There was a nickname of "Rosie the Riveter" on a poster of a fictitious woman. They were not all called Rosie the Riveters but it was an affectionate name for the gals going to work on the planes and many other war manufacturing places. They loved the work too. The gals who did the riveting came to have rivet styles they called signatures. The inspectors could tell who riveted the planes by their rivet style… Read More
What is the name of the feminist icon from World War 2 that featured an intense woman showing her muscles saying We Can Do It?
Rosie the Riveter is the female icon of Word War II. She is the home-front equivalent of G.I. Joe. She represents any woman defense worker. And for many women, she's an example of a strong, competent foremother.
Not sure of your question, but during WW II, thousands of women worked in plants making rifles, ammunition, tanks and airplanes- many performing jobs that had never been done by women. By the way- airplanes, ships, etc, were held together by metal fasteners called rivets- and this new class of women performing industrial jobs was personified by an imaginary lady- Rosie the Riveter. Rosie was painted by Norman Rockwell taking her lunch break- daintily eating… Read More
how many constellations represent men and/or women how many represent birds how many represent dragons
78 constellations represent men/women.
Many women were working in men's jobs ["Rosie the Riveter"] such as welding, construction, and factory jobs. The nation came together and rationed sugar, gas, oil-products, and even nylon. These items went toward the war effort. Women even rationed lipstick and the oil/grease in lipstick went to tanks and vehicles on the battle fields. People bought War Bonds to support the war.
There were many of them, actually: The Eagle, of course, "three-dots-and-a-dash" ("V" for "victory"), Rosie the Riveter ("We Can Do It!"), and lots of others, but I don't recall any one symbol of American resolve that was used above all others.
Yes, although women were not allowed to fight. But there were women serving as military nurses, and women pilots who ferried supplies to the troops. Women also were members of auxiliary forces like the WACS (Women's Army Corps), performing clerical and support functions so that the men could be freed up to go into combat. Further, women distinguished themselves by taking over many jobs previously held by men-- women worked on assembly lines making cars… Read More
57388 too many fam!
during WWII women were treated unfair! They were not aloud to serve as soliderss in the war, expecially not captains or leaders. Theyu were mostly left at home to take care of the farms and shops but in some rare ocations they were able to go to battle. They did not always get to fight in most cases they werer nurses and other sterotypical jobs that a woman would be "fit" to do. this answer… Read More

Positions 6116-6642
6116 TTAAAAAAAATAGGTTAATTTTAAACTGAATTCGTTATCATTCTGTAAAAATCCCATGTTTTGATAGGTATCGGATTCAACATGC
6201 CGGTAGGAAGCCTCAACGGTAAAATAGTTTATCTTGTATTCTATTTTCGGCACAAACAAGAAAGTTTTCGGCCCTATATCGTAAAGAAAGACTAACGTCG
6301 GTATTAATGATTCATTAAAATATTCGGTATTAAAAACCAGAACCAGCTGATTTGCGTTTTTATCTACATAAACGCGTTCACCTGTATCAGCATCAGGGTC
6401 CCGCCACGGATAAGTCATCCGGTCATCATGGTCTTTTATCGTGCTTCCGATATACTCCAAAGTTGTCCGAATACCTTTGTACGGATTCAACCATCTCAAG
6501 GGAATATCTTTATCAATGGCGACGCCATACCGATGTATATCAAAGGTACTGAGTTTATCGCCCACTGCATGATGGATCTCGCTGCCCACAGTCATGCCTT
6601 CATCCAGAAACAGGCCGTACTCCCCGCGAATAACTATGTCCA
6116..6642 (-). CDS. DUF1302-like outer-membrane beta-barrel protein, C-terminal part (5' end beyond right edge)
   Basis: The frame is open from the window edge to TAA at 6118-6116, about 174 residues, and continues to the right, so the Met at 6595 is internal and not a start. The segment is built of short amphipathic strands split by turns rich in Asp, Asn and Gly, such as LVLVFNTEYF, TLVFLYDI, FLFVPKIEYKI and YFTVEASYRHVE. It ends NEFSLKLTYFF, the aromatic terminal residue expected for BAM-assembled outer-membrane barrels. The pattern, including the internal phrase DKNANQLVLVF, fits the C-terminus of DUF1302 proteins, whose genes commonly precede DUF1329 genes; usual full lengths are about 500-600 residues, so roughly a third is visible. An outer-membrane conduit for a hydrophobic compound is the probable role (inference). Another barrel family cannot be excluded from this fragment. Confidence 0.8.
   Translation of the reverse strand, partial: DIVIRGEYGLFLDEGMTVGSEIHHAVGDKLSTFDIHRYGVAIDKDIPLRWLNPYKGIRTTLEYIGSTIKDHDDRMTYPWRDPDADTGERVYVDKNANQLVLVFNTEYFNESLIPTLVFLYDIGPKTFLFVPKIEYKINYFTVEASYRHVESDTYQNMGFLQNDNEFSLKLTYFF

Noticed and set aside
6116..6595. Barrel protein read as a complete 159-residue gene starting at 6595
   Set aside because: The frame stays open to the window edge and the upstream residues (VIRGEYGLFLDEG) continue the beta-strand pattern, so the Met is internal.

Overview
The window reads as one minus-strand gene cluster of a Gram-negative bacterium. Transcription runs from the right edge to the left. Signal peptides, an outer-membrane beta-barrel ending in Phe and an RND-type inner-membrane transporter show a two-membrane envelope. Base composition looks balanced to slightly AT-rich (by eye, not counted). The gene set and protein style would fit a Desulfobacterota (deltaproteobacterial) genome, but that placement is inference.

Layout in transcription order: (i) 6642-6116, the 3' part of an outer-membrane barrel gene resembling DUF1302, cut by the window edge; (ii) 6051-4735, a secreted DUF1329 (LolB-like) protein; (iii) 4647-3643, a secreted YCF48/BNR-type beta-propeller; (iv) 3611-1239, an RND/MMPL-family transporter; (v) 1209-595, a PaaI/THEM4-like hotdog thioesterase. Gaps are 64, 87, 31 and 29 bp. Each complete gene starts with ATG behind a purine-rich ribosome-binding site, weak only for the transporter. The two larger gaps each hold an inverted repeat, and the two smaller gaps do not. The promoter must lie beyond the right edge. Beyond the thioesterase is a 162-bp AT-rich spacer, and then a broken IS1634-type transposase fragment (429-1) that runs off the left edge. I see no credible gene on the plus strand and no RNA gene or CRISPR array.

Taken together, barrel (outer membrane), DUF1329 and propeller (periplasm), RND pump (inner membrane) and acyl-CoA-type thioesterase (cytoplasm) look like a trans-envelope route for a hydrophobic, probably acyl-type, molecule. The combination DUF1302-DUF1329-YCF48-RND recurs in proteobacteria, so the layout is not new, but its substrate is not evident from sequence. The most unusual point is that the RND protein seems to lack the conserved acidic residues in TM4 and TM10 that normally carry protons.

Rosie the Riveter is a fictional character created during WWII. It is a picture of a woman wearing a bandana and holding a wrench saying "We Can Do it!" Rosie is a popular icon representing the many jobs women filled during World War II. Important in feminist iconography. -Jordan bancroft During WWII, Life magazine did an article on women working at Lockheed in Burbank, CA building P-38s using a new riveting machine that would greatly… Read More
The Wampanoag government was a confederacy. There were groups to represent different groups of people. For example, groups to represent women, or the elderly. They made laws, but they did not have many laws.
WWII GI's were being released from the service, and went after jobs. At the time it was commonly thought that a woman's place was in the home and the man should be the breadwinner. Women had been hired during WWII because there were not enough men to do the work, especially with so many men in the armed forces fighting overseas, and increased pressure to increase wartime production in factories. So thousands joined the workforce… Read More
J. Howard Miller was a graphic artist who produced many famous WWII posters. The most famous of these is the poster entitled 'We Can Do It!' which displays the strong figure of a woman in overalls showing off her bicep muscle. Some mistake this woman to be 'Rosie the Riveter,' but in fact the poster was modeled on a factory worker from Michigan named Geraldine Doyle in 1942.
It is difficult to answer this question without knowing which war you are asking about. There were women who contributed to a number of wars, in the US and in other countries. For example, in World War II, women who worked in the factories making munitions and war supplies were often referred to as "Rosie the Riveter." Many sources say she was a real woman named Rose Will Monroe. Another important woman who contributed to… Read More